So sure, I could shut up about the divorce, the depression, and the anger. And it would be a whole lot easier on all of us. But the beautiful thing about anger, that I did not know until I had unleashed some of it… Anger is healing and powerful.

Anger does not have to be abusive or rageful. Anger can be a consistent request for love and affection. Anger can be a demand for the other partner in a relationship to wake up and relearn how to express joy. Anger gave me back my balls, so I could express what I really needed in my marriage.

I am still embracing my ability to ask for what I need, to seek truth and connectedness, and to find another person who expresses themselves easily through physical affection.

Try as I might, I was not able to call my ex-y back into love with me. Perhaps things had gone to far by the time I started fighting for my rights as a lover and husband. Perhaps my attempts to ravage my beautiful wife were no longer welcome. But I did not give up. I did not back down. I was no longer willing to masterbate alone all the time and wonder why she never had a sexual impulse. There I said it. I wanted to have sex and for some reason she didn’t.

And it wasn’t the typical dude grabbing at his woman daily for gratification. It was not a rutting sex I was after. I genuinely needed to feel skin-on-skin contact. I needed to affirm my warmth and closeness with my lover. I needed to be a lover and to reignite the lover in her.

I lost that negotiation. And ultimately I lost my marriage and the full-access to my kids. Bummer. But I was not willing to just be quiet and bear the coldness and aloneness that my marriage had become. And while she ultimately was the person who asked for a divorce, I was the one who had finally begun speaking up. And even in the face of her divorce request, I was certain I was fighting for my marriage. I wasn’t. I was fighting for what I wanted my marriage to return to, or what I’d hoped my marriage would become.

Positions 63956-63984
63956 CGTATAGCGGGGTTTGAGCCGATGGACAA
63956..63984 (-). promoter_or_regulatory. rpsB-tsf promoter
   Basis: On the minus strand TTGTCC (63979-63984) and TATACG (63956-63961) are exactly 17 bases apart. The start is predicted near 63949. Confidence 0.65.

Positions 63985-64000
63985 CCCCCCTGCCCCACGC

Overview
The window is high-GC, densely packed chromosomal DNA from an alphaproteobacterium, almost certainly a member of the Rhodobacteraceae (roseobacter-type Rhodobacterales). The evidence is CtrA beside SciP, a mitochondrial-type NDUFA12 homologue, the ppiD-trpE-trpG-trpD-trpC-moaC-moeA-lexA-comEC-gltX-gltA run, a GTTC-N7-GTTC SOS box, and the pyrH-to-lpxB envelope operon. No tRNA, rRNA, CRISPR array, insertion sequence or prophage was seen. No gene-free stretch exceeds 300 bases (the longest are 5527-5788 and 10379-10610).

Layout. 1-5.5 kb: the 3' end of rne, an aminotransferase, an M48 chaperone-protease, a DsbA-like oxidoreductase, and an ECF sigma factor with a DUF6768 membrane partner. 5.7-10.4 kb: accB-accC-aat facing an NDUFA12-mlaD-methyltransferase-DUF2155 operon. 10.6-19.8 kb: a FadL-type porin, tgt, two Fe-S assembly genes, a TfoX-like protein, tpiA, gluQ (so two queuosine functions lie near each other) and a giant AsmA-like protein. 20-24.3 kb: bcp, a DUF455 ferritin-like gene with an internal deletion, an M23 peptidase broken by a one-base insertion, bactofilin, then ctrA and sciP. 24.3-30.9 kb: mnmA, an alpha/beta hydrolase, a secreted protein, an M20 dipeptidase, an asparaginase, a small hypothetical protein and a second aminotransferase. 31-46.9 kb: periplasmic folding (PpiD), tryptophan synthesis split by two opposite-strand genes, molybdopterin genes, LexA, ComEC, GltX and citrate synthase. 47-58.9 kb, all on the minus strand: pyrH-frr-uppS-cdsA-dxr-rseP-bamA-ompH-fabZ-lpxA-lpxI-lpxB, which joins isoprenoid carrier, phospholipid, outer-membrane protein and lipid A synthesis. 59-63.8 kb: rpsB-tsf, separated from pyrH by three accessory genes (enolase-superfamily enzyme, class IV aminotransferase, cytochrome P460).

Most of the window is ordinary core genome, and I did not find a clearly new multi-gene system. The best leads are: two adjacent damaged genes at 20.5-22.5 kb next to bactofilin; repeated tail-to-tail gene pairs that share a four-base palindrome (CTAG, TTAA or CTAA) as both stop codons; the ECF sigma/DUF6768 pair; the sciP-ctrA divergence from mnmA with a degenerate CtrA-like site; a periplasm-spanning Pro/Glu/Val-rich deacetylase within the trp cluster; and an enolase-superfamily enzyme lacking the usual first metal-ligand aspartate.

It’s not easier to be quiet, actually. It’s devastating not to speak your truth and be embraced. It’s debilitating to ask again and again for affection and be given all number of reasons that it’s not the right moment, or that I didn’t ask in the right way. I was starving to death while lying next to the one person who could nourish me.

Well, fortunately I learned my lesson. And I am still embracing my ability to ask for what I need, to seek truth and connectedness, and to find another person who expresses themselves easily through physical affection. It’s simple when you both crave the same Love Language. It’s a stretch and a negotiation if you don’t. But it’s never easier, in the long run, to be quiet.

Sincerely,

The Off Parent

< back to The Hard Stuff index

related posts:

Resources:

image: lovers, alice313, creative commons usage

+++ for a moment of comic relief


Beyond the Rush of Love, Is the Test of Time

We seek a connection, a rush, a hit of passion. We search for our next relationship, sometimes in a wounded state, sometimes strong and confident. The process is the same. In starts and fits we meet people, we check out the chemistry, the attraction, and then we evaluate their potential as a partner. And as we spend time together we lean into the connections we find, the affinities we try to cultivate and highlight. And the red flags we try to evaluate and either dispel or bring up for discussion. A few too many red flags and they are out.

And if we’re lucky we continue down the courting road towards whatever is next. And depending on our desire and openness we progress on to the big R, relationship. And sometimes we find ourselves afraid to explore that road for long without fear kicking in. What’s that fear about?

It can’t all be euphoria and bright stars. If there is zero conflict and only bliss, there is something amis.

Part of the fear for me, is the knowledge that my desire and romantic goggles will cloud my clear thinking and I will be blind-sided by some fatal flaw in the relationship or the other person, or even our fractured match.

A flip-side to that fear is the one that says, Oh my, what if it continues to grow and build and feel great? What if it’s mutual? And that too has a fear base. Going too far and too fast into a relationship that ultimately has the power to destroy your hard-won recovery.

So we balance our feelings between the two extremes, walking together down the old road of becoming familiar with each other’s habits, quirks, and even their fears. And if we’re lucky, if we’ve done our self-care homework and are coming from a healthy and stable place within ourselves, we can parse the various emotions that come flooding up from the highs and lows of this journey.